By Natalie Zed
I knew this show was going to be messy. This prediction was entirely correct.
When I walked into Sneaky Dee’s dark and early, the first band had just begun to play. The first thing I noticed about Tiger Star was not the band, but three drunk hooligans right up front who made enough noise for 15 people, moshing with each other, screaming, grabbing all the free merch Tiger Star offered and generally causing a ruckus. A good-natured ruckus, but enough to keep me well clear of the stage. The band themselves were attired like classic 80s thrashers, and shredding and headbanging passably well. Their set went on a bit too long and was rather light for my taste – too much smoke machine and not enough substance. Vocalist and front woman Mila Star is definitely the, er, star of the show, with an impressive, classically-trained vocal range and a look somewhere between Jem and the Holograms and Courtney Love. She seemed a little nervous on stage at Dee’s, however, her smile a little shaky. I wonder if the ruffians up front threw her and it was just an off night, or if she’s not yet fully in character.
Flying Fortress impressed the hell out of me. This “doomspeed” two piece is composed of “2/3 of the metal band Goat Horn (and) 1/3 of the rock band Zuku.” Brandon Wars plays his bass like a guitar, strumming impossibly fast on the low end, and his alt-rock vocals are at once crisp and complex, a wonderful foil to all the grit reverb. Steel Rider is one hell of a drummer, at once precise and thunderous. They both played in long-sleeved, button down, black shirts and beards (and, in Wars’ case, hair worthy of a less-grey King Buzzo), their pace furious and their musicianship excellent. They’re a weird, tight, surprisingly entertaining band, and I look forward to seeing them again. As smoky and refreshing as a peaty scotch.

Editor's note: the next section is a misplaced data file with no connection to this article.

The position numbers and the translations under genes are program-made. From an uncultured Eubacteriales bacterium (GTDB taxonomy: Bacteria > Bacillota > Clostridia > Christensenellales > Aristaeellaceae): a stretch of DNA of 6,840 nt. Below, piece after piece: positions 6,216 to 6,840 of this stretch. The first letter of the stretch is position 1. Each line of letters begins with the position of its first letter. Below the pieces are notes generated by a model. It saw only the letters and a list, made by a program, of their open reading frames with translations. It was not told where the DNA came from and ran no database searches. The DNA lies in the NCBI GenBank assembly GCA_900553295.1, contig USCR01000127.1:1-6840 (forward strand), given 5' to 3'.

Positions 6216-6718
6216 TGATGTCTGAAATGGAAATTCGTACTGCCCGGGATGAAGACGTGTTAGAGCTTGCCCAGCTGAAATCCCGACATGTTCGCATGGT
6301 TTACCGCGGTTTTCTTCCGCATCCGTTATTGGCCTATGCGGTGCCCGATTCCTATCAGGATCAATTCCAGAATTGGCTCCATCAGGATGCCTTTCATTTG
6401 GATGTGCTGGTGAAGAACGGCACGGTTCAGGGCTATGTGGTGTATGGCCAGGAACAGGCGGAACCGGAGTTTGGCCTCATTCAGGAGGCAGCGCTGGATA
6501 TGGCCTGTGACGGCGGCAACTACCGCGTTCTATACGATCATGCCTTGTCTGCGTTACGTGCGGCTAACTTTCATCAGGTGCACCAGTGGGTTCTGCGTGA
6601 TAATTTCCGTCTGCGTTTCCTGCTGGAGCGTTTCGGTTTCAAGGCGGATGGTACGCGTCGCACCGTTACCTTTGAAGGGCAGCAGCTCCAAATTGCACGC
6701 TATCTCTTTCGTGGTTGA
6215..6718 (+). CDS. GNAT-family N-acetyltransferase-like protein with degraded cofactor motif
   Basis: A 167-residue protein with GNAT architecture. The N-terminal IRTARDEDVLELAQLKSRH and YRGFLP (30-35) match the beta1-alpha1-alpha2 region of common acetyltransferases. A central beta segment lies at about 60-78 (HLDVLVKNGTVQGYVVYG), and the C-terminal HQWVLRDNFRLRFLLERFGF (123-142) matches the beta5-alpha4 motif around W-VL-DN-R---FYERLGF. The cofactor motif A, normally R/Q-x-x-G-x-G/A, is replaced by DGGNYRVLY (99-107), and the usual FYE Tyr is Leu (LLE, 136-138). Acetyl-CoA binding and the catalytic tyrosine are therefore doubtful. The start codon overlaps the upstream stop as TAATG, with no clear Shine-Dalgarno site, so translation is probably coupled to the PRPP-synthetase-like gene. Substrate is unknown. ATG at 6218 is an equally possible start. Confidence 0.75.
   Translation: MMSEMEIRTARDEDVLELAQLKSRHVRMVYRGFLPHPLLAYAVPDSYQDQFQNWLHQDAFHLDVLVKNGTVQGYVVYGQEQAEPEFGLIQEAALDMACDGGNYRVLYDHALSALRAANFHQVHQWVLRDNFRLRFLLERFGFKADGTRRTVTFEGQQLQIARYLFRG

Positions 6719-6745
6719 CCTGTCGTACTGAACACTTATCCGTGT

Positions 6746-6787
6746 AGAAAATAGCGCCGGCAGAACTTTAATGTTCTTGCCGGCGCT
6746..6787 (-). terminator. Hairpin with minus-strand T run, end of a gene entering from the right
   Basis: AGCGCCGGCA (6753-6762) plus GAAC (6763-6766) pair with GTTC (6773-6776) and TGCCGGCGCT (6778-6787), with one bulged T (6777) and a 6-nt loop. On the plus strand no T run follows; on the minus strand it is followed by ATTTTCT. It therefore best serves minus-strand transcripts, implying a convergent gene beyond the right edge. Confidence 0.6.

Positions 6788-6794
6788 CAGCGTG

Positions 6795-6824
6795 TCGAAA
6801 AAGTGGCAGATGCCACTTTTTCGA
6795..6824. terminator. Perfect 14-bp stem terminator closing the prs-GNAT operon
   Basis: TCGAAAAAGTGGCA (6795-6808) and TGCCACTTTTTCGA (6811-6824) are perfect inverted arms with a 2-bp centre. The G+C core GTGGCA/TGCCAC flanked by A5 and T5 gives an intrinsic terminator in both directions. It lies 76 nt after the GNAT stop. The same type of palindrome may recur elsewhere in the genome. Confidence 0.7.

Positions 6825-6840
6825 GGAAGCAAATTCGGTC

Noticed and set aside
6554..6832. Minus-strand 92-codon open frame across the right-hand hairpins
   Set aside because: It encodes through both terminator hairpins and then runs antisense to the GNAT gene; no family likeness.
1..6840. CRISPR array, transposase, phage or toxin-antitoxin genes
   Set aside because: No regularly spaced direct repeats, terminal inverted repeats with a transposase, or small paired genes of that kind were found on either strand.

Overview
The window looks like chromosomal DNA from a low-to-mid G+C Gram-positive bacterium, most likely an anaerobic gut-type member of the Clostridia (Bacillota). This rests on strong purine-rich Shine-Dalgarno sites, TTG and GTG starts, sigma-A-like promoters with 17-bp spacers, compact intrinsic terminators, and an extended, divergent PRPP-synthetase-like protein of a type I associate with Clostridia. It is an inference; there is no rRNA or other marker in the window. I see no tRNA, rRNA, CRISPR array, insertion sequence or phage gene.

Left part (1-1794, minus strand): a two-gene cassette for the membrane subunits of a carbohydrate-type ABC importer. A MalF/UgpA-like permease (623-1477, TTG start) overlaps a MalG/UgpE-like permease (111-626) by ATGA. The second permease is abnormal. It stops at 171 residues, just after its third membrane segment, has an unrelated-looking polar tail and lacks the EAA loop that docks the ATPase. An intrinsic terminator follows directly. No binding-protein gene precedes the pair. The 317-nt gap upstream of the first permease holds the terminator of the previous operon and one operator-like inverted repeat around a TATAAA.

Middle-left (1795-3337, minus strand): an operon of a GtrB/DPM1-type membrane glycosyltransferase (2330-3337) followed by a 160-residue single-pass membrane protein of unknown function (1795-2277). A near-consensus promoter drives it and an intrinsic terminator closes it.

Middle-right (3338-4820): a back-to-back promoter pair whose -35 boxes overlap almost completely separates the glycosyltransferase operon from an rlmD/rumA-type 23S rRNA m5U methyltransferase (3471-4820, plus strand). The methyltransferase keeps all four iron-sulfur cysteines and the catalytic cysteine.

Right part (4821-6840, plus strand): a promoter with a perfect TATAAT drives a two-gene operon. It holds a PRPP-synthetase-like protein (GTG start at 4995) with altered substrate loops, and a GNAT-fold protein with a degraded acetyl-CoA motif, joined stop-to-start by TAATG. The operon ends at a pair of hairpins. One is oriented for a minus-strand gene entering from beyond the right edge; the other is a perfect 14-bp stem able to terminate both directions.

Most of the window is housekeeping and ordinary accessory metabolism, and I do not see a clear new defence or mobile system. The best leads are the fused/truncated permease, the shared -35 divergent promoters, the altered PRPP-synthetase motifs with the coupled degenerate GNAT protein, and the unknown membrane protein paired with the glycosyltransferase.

After that lovely bit of strangeness, Diemonds drew things back to familiar territory. Their sound was more hard rock than metal, and definitely brought things down a notch as far as I was concerned. However, the crowd was loud, energetic, and appreciative, and the room was rocking to capacity all through their set. Vocalist Priya Panda has a bit of gruffness in her voice that I liked, and their tunes do have the energy required to keep the party going.
Cauldron were the undisputed stars of the night, and they certainly earned their place. By the time they began their set, shortly after midnight, Dee’s was as packed as I have ever seen it. More than one of my fellow-concert goes expressed concern that the floor might collapse due to the size and ferocity of the stomping, screaming, appreciative crowd. Cauldron’s set was energetic and incredibly tight – which makes sense, considering that they have spent so much time in the studio lately. They played some favourites, but their set drew most heavily from their new album, Burning Fortune, and it went over with a bang. Despite the frigid February weather, Sneaky Dee’s was absolutely sweltering as Cauldron dished out red-hot, classic riffs performed with an incredibly amount of energy. If the rest of the cities on their tour get the same amount of love they showed to Toronto, anyone who catches them is in for a treat.